What food concepts/restaurants most inspire you and why?
Giraffe mainly because of its incredibly high levels of service. The staff are friendly, happy and knowledgeable. You can see they love working there and are pleased to see you. The menus are great too, they shout about their ethical values and interesting ingredients and have dishes from across the world. Ethics on food and eating well is something I would like to explore further in our menus and recipe creations.
Also Carluccio’s. The service is slick and laid back and offers quick, simple, fresh food in a foodie environment. The deli gives the restaurants a buzz too. The model reminds me of farm shops which, in a more rural environment, are now big competition to pubs. We need to look at ways of creating this buzz in some of our pubs and on our menus. The sense of field to plate plays a big part in the good farm shops I have visited, which offer real rustic food, brilliantly sourced with a story to tell and imaginatively promoted.
What trend do you think is having the most influence on pub menus?
I am always a little cautious with trends as they can go as quickly as they arrive and a trend that sweeps London may not always translate as well in more traditional rural areas.
Having said that, it is important keep up to date and we aim to do that while sticking to our principles of providing excellent quality, local, seasonal food. One area we have looked at in the market is our gourmet burger and pizza offerings. These give us an opportunity to be more creative and give customers more choice. We now offer a much larger and more interesting array of table sauces and marinades so customers can customise their food. This also works well with a simple rotisserie chicken — we offer customers a choice that includes chipotle and habanero sauces, Tabasco, mustard, relishes, chutneys, chilli and barbecue sauces, ketchups and vinaigrettes. Many are homemade but good-quality branded also works well.
What’s next for Wadworth?
We have seen more demand for Mexican flavours, small plates, plates to share — especially pudding plates, and healthier meal and salad options. One of my mantras is that we provide inspirational vegetarian dishes good enough to entice the
traditional meat eater.
Gluten-free food is still growing in popularity and over the coming months we hope to be working with Coeliac UK to assist us in getting better at offering and preparing for this ever-increasing demand.
What national food events do you recommend pubs should embrace?
My recommendation is to promote and advertise every possible calendar date to increase footfall to your pub, but to offer a simple menu that you are sure you can deliver to a high standard. Your aim on high days and holidays is for volume, so don’t over complicate things, make your offering relevant to your pub or location and plan well in advance — at least two to three months.
Christmas is of course a huge annual opportunity for every pub. We review the previous year at the end of January and plan for the next one by preparing Christmas menu banks, often developing and completing them ready for launch in July.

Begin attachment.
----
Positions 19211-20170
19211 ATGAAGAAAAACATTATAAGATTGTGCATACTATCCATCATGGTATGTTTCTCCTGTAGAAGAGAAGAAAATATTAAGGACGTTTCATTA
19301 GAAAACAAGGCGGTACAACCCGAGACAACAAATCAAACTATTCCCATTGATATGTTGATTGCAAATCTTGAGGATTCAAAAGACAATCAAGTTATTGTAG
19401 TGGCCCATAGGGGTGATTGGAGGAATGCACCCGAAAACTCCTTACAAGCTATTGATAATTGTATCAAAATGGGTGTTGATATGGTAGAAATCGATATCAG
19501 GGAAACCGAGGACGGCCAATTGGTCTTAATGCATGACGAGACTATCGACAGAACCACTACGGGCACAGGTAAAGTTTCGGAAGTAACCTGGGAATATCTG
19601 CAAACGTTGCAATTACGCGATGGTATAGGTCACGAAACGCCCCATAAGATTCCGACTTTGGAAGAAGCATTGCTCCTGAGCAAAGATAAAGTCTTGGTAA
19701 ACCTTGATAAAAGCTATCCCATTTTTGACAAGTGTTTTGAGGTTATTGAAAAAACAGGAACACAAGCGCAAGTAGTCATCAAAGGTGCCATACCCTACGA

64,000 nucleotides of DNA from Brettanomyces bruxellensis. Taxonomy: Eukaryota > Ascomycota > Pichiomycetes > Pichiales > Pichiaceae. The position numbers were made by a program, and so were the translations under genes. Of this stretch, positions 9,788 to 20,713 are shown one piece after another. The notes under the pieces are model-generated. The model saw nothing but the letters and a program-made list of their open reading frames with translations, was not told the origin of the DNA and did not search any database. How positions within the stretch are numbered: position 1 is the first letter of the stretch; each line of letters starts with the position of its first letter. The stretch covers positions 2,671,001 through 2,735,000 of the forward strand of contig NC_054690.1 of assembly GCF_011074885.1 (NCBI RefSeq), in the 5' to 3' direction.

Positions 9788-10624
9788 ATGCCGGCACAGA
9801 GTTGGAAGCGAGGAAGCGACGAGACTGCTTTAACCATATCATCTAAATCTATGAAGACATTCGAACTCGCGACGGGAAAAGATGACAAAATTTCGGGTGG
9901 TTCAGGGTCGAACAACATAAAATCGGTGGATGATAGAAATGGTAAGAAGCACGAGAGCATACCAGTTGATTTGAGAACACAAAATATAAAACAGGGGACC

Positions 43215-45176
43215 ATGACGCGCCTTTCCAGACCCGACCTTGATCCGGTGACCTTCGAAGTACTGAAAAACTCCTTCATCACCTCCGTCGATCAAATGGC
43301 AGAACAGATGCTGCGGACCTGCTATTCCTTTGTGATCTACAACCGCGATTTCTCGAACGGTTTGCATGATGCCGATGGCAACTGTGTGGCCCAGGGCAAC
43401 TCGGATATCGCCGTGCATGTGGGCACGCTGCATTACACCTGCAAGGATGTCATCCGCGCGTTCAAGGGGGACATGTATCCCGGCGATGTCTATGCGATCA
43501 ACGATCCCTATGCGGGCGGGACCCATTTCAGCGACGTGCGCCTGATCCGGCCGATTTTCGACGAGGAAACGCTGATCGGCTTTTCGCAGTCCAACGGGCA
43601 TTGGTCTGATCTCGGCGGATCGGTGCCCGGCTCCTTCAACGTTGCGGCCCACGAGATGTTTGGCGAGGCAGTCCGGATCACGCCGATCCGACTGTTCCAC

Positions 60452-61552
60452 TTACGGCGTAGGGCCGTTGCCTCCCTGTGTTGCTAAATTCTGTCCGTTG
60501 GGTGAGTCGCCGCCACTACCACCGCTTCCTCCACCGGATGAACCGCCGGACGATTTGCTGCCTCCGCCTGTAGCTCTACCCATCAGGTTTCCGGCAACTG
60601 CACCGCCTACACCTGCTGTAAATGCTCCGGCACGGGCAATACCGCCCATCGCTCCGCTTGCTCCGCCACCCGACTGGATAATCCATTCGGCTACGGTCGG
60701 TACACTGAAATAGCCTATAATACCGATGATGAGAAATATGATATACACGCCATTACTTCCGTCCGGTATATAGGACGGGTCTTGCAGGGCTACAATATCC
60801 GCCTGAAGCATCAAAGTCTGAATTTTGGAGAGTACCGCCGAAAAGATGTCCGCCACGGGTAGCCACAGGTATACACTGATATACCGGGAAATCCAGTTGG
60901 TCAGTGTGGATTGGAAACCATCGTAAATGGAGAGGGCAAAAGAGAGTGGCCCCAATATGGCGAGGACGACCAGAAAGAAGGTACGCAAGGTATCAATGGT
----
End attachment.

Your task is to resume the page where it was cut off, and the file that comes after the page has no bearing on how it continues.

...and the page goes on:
We make these menu banks relevant to our pub segments, so in our Great Pub Great Food destination pubs we will use seasonal ingredients to do something a bit different, like creating a three bird roast and using more unusual birds such as goose and pheasant. But in our Community Local and Family Pub Dining segments we might do something simpler like steak and suet pudding or venison pie which is easier to create and quicker to deliver.
Creating your own events based around food can also work well, and can become regular monthly or even weekly events — a meet the butcher steak night, or a lobster and mussel event, local cheese and wine tasting or even cooking with beer and a chat with the brewer session. Good promotion is vital as is involving and incentivising staff. Get your supplier to support it and offer good value for money to encourage people along to the pub on those quieter evenings.
We also support and promote the national pie and sausage weeks every year as they are key products to our business, are good for PR and encourage supplier sponsorship. We create competitions for all our staff and customers to enter with a chance to win prizes and come to the brewery for a cook-off final.
What in your opinion are the biggest crimes against pub food?
For me the worst crime is a poor welcome on arrival. This sets the tone for how the pub is run and what we can expect. Badly briefed, unfriendly staff are not acceptable, and I expect the waiter to know what today’s soup is without having to ask the chef. I’m a sucker for some good up-selling too — enthusiasm and local knowledge goes a long way.
Inconsistent pricing that is not relative to the cost, ingredients or skill level of a dish is annoying too. Why would I pay more for Iceland scampi than a freshly battered fillet of fish or local pork sausages? We must offer real value for money on our food and this doesn’t mean cheap, but quality home cooked, well-presented food at a reasonable price.